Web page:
After getting his mind blown by the Beatles over the radio, Dylan finally bid a restless farewell to folk orthodoxy, plugging in his guitar for a controversial electric performance at the Newport Folk Festival that scandalized old fans. "The only place where it's happening is on the radio and records," he told an interviewer. "That's where the people hang out." Dylan mixed up the medicine to invent a whole new breed of rock & roll on Bringing It All Back Home. On the electric first side, Dylan sneered his absurdist, word-drunk rambles over lean, jittery garage rock, brimming over with wild humor, while side two had four brain-frazzling acoustic ballads that made The Times They Are a-Changin' sound like kid stuff. "Mr. Tambourine Man" is surely the friendliest of all drug songs, maybe because it's not so much a drug song as a music song; "She Belongs to Me" and "Love Minus Zero/No Limit" are devotional love songs; "Bob Dylan's 115th Dream" takes a riotously funny cruise through American history and ends the way Dylan once claimed all his songs secretly ended: "Good luck."
Highway 61 Revisited perfected the sound that Dylan dubbed "thin wild mercury music," with a jagged guitar groove, swirling organ, fluid piano, and Dylan's madcap snarl up top, all doomy menace and hallucinatory wit, packing a career's worth of rock & roll innovation into each of the nine songs. He got on the radio with the loud, mean anthem "Like a Rolling Stone," a #2 hit in 1965. But every song here is a classic: the adrenaline-crazed "Tombstone Blues," the raucous "From a Buick 6," the spiteful "Ballad of a Thin Man," the epic "Desolation Row." For all the poetic complexity, the best line is one of the simplest: "I've been up all night, leaning on the windowsill."
Rolling faster than anyone could follow, Dylan moved on to the double-vinyl Blonde on Blonde. Dylan freaks still love to argue over whether Bringing It, Highway 61, or Blonde is the absolute pinnacle of Zimmerdom; unlike Highway 61, Blonde has weak spots, especially the god-awful opening hit "Rainy Day Women #12 & 35," but it's his greatest album anyway, a surreal fever dream of a record, racing through his sharpest, slickest, scariest, and most seductive songs at breakneck speed. Recorded in Nashville with session cats who sound juiced by the chance to cut loose, Blonde has "I Want You," "Visions of Johanna," "Stuck Inside of Mobile With the Memphis Blues Again," and ends with the bleary 11-minute love ballad "Sad Eyed Lady of the Lowlands," cut in one long take a few minutes after Dylan finished writing it. Blonde on Blonde, released just 15 months after Bringing It All Back Home, climaxed the amphetamine rush of Dylan's mid-Sixties glory. Wired, fried, the ghost of electricity howling in the bones of his face, Dylan was caught up in the most intense burst of creativity any rock & roller has ever had.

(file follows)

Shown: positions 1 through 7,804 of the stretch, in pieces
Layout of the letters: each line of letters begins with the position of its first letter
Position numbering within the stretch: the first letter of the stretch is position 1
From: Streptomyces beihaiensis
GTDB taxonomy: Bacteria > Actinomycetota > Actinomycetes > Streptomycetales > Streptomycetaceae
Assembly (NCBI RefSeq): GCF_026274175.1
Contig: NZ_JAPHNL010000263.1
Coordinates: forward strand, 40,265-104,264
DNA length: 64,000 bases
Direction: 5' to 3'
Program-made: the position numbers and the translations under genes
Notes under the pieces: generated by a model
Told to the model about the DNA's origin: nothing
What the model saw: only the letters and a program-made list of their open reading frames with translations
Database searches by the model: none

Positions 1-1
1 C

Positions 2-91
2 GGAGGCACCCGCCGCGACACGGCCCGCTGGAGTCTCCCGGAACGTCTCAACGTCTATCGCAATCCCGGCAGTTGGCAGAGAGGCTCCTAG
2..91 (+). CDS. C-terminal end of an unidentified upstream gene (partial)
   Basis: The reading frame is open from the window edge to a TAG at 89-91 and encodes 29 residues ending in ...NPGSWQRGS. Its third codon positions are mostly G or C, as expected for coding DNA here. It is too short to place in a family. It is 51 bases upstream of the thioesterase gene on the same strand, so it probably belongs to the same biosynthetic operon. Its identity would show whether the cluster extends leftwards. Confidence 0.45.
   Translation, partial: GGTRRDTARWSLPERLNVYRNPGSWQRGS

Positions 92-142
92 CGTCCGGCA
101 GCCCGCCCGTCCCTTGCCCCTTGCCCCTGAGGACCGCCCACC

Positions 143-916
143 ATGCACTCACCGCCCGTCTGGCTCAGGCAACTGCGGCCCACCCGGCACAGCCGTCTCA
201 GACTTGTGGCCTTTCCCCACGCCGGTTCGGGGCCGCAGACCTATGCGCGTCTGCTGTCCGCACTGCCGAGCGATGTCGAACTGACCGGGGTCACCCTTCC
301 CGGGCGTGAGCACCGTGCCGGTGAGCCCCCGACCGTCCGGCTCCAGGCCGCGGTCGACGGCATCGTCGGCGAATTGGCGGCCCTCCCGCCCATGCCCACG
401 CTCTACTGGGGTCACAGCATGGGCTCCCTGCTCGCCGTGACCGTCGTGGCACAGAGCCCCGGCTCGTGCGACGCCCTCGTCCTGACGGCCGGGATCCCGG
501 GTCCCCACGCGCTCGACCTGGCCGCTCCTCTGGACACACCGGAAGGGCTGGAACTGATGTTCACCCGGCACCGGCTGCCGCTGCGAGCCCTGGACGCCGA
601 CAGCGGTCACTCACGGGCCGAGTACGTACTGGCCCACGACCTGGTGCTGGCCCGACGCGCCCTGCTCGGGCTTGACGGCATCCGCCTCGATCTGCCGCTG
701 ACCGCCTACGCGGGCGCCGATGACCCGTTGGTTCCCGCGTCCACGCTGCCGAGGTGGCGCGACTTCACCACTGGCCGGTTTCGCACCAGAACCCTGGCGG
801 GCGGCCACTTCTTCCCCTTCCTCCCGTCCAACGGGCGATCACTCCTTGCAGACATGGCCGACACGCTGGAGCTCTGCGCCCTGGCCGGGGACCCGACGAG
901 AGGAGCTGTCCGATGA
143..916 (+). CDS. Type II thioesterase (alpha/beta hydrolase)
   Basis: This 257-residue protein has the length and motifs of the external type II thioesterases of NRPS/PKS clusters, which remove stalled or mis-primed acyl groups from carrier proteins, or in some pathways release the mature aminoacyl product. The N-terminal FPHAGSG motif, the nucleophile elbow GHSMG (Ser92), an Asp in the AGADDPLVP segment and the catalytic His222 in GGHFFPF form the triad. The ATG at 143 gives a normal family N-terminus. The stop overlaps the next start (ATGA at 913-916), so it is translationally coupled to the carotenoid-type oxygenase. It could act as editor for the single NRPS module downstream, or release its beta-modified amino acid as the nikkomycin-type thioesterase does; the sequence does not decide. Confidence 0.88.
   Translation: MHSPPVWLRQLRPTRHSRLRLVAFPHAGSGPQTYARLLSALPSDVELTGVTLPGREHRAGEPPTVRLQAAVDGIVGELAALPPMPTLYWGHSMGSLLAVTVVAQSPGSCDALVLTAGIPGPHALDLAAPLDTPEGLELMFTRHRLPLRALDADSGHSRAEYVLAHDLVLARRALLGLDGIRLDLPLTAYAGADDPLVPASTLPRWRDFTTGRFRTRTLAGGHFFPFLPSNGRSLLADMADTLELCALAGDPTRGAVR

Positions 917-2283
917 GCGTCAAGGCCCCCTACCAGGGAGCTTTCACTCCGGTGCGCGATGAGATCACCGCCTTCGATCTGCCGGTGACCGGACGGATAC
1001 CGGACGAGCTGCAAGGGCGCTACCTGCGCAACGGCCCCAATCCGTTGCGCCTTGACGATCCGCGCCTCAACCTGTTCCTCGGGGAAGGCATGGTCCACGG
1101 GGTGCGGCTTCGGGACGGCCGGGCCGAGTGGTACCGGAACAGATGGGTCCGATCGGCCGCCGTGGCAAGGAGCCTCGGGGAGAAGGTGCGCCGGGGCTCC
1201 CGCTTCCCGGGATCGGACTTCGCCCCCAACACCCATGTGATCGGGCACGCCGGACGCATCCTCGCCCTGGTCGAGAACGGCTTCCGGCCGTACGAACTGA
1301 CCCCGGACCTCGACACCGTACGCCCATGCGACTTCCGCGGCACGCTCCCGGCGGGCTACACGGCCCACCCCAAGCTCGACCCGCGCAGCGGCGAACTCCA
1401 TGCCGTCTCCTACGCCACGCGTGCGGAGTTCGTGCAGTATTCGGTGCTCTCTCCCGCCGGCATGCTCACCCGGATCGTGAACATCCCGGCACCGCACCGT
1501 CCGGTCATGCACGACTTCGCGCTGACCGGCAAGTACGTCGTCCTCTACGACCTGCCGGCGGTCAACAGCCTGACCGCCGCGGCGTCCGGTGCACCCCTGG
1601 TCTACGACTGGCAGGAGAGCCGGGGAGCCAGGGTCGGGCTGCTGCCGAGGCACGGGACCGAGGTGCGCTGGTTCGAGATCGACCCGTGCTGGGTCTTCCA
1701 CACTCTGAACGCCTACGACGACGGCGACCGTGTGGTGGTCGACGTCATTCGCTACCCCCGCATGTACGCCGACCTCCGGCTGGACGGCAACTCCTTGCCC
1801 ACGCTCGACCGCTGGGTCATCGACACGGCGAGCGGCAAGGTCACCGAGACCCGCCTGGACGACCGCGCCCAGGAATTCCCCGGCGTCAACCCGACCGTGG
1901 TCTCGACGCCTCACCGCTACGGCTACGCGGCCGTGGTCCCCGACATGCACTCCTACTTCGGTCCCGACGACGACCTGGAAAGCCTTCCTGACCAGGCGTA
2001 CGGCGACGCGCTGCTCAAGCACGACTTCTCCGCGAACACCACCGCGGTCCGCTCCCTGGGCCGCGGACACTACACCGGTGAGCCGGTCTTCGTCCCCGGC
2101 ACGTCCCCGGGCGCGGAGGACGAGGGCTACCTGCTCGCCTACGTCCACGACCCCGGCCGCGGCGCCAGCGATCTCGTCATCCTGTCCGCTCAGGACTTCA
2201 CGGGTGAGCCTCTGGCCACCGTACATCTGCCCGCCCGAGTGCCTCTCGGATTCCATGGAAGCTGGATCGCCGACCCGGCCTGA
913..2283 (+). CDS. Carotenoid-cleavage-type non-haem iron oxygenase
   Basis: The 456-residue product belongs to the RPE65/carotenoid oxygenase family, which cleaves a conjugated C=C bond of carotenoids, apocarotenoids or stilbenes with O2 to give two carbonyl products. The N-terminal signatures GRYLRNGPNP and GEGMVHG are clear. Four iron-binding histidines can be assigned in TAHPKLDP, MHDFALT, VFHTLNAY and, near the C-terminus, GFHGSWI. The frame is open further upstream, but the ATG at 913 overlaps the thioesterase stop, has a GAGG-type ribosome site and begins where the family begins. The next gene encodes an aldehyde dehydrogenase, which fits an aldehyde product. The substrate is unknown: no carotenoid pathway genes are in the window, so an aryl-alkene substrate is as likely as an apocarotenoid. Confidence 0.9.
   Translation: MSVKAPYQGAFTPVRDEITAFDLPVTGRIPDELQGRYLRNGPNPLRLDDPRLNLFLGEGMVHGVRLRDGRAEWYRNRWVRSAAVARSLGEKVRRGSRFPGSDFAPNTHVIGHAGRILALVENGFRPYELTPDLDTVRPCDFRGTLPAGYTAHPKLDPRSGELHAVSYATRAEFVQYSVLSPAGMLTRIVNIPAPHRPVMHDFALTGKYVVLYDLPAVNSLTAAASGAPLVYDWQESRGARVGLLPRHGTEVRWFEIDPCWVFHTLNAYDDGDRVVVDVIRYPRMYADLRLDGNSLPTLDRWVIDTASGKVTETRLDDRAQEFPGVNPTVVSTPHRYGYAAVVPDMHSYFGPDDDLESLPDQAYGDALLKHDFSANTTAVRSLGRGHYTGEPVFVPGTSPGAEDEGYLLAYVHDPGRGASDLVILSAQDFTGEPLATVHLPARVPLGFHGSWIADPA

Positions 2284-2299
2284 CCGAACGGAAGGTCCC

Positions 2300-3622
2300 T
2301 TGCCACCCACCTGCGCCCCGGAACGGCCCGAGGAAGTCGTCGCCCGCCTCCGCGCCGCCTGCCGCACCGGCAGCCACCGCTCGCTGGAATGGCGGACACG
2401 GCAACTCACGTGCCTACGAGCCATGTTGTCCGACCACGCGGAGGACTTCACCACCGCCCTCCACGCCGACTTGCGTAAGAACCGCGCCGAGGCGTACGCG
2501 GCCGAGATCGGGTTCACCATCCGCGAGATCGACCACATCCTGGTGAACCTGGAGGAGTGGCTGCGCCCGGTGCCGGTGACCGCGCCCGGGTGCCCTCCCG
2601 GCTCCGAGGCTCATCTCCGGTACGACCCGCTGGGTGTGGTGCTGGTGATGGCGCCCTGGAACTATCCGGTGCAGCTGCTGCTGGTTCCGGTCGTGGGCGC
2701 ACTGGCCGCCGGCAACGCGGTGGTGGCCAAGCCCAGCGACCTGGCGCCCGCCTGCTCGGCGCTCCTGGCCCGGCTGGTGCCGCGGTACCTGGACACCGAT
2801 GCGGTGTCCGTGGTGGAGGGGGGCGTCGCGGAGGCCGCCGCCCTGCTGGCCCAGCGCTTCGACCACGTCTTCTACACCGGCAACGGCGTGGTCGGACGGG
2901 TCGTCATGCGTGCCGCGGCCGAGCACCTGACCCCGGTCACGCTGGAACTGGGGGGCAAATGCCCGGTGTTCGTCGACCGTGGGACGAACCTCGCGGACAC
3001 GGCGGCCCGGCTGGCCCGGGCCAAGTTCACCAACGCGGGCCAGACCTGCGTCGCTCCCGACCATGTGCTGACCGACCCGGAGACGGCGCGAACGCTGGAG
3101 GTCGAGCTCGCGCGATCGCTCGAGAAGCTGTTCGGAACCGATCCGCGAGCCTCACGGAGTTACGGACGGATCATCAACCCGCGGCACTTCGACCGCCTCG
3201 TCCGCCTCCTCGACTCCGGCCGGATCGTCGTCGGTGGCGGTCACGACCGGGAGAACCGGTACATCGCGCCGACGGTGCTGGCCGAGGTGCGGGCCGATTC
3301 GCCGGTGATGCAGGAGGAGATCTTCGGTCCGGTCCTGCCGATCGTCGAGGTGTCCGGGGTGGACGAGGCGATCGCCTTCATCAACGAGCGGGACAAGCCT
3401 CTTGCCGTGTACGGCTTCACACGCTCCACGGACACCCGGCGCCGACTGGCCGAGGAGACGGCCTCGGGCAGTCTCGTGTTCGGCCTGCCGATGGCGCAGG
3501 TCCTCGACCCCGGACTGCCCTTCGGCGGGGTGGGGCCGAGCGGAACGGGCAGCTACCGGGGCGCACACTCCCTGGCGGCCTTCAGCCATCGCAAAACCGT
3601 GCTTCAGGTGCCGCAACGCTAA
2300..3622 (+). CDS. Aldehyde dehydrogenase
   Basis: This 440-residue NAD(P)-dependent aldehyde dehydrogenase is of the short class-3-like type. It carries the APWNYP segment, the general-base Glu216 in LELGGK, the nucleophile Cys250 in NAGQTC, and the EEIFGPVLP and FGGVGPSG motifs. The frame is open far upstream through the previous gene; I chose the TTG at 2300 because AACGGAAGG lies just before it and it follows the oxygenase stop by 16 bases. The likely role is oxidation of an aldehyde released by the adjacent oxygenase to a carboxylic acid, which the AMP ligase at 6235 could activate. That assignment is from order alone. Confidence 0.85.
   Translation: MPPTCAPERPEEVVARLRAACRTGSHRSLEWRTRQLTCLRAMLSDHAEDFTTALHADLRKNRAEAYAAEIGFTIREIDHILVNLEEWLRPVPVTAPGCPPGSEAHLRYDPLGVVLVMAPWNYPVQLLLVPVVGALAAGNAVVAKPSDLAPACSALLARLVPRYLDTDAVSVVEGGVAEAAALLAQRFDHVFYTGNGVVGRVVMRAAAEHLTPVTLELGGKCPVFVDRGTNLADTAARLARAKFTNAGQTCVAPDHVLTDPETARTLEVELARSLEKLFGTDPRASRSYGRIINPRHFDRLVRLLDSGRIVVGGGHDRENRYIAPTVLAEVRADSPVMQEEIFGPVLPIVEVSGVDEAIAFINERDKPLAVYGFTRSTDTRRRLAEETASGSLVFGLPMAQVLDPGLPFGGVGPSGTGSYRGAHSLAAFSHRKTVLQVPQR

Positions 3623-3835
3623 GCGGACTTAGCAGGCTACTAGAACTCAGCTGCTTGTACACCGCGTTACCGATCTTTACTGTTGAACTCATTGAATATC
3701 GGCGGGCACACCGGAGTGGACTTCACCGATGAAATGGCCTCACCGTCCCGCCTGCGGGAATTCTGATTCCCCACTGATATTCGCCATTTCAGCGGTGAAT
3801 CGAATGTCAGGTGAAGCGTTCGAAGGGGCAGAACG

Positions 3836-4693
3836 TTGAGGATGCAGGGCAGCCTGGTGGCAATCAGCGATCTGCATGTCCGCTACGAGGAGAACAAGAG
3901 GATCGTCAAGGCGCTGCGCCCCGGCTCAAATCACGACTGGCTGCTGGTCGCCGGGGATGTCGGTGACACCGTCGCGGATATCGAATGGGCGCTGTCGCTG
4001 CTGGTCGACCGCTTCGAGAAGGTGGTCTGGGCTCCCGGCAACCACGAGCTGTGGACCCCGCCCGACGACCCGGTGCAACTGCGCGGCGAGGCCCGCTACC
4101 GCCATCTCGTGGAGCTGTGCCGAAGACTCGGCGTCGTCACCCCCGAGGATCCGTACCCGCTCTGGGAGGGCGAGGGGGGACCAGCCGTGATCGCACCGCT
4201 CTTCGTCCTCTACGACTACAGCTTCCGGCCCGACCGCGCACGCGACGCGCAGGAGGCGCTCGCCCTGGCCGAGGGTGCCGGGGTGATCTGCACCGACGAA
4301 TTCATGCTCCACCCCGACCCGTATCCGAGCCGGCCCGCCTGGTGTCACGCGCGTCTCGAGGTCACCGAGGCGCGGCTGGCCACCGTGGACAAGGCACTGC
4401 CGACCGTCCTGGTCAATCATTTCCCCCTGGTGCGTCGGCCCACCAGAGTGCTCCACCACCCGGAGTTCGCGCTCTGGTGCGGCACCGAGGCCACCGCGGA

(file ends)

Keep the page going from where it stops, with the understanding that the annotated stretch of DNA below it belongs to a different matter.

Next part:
You can see the pace taking its toll in the Dylan documentaries Don't Look Back, where he's a fidgety coquette sucking in his cheeks for the camera, and Something Is Happening, where he's the vanishing American hidden behind steely shades in the limo with John Lennon. But you can hear Dylan at peak fury on Live 1966, the famous Manchester, England concert of May 17, 1966, bootlegged for decades but not officially released until 1998. Dylan foams at the mouth in "Baby, Let Me Follow You Down" and "Tell Me, Momma," as the Band flails ferociously behind him; at the finale, an outraged folkie yells "Judas!," goading Dylan into a positively evil "Like a Rolling Stone." At this point, Dylan was recording gems faster than he could keep track of them, and it took years before essential cuts like "If You Gotta Go, Go Now," "Can You Please Crawl Out Your Window?," "I'll Keep It With Mine," or "She's Your Lover Now" got properly released.
But the frenetic pace came to a halt in July 1966: The official (and possibly fictional)
excuse was a motorcycle crash. Dylan retreated to Woodstock, NY, to detox, recover, and plan his next move. While there, he gathered with his friends in the Band to cut the legendary "Basement Tapes," home recordings of a new style of stoner folk music. Songs like "You Ain't Going Nowhere" and "Million Dollar Bash" were loose, offhand, and deeply strange, funny on the surface but mysterious below; after years of bootlegging, the official Basement Tapes finally appeared in 1975. Much of the finest Basement Tapes work—"I'm Not There (I'm Gone)